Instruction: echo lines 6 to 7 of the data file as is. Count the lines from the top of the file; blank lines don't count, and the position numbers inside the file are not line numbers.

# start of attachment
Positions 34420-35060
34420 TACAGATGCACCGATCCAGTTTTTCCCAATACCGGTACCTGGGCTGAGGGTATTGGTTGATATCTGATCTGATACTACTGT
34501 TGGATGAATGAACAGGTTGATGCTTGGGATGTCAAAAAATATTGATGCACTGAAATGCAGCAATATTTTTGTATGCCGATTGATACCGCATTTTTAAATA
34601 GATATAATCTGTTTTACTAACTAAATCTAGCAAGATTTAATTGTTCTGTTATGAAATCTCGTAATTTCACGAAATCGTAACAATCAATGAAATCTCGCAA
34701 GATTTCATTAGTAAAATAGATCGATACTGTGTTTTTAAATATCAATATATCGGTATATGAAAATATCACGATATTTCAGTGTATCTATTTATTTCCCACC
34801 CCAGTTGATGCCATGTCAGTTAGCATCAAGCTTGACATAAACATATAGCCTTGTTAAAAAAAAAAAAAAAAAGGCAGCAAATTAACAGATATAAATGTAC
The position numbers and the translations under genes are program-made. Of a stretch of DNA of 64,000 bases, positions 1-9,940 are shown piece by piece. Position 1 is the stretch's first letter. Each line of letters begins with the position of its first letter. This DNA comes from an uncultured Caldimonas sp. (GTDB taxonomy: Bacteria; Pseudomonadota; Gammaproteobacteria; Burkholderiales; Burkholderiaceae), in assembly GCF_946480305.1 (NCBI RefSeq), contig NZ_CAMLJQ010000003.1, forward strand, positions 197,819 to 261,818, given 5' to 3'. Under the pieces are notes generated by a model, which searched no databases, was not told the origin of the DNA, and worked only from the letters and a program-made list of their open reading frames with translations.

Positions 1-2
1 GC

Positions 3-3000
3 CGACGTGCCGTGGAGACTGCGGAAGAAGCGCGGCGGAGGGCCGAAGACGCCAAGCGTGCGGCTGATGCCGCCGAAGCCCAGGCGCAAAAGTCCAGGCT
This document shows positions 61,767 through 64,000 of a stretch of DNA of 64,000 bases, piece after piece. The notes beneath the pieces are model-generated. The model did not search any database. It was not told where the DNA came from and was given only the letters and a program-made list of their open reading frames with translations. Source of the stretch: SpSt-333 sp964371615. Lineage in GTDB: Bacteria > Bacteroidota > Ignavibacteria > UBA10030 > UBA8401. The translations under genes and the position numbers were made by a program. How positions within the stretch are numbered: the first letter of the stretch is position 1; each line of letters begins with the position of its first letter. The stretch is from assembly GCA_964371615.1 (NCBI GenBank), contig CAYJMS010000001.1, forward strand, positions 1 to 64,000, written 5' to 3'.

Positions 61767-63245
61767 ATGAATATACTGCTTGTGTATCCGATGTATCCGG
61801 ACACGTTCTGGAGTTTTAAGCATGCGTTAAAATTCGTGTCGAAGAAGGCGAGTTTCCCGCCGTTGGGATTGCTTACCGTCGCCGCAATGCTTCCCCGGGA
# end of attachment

34801 CCAGTTGATGCCATGTCAGTTAGCATCAAGCTTGACATAAACATATAGCCTTGTTAAAAAAAAAAAAAAAAAGGCAGCAAATTAACAGATATAAATGTAC
The position numbers and the translations under genes are program-made. Of a stretch of DNA of 64,000 bases, positions 1-9,940 are shown piece by piece. Position 1 is the stretch's first letter. Each line of letters begins with the position of its first letter. This DNA comes from an uncultured Caldimonas sp. (GTDB taxonomy: Bacteria; Pseudomonadota; Gammaproteobacteria; Burkholderiales; Burkholderiaceae), in assembly GCF_946480305.1 (NCBI RefSeq), contig NZ_CAMLJQ010000003.1, forward strand, positions 197,819 to 261,818, given 5' to 3'. Under the pieces are notes generated by a model, which searched no databases, was not told the origin of the DNA, and worked only from the letters and a program-made list of their open reading frames with translations.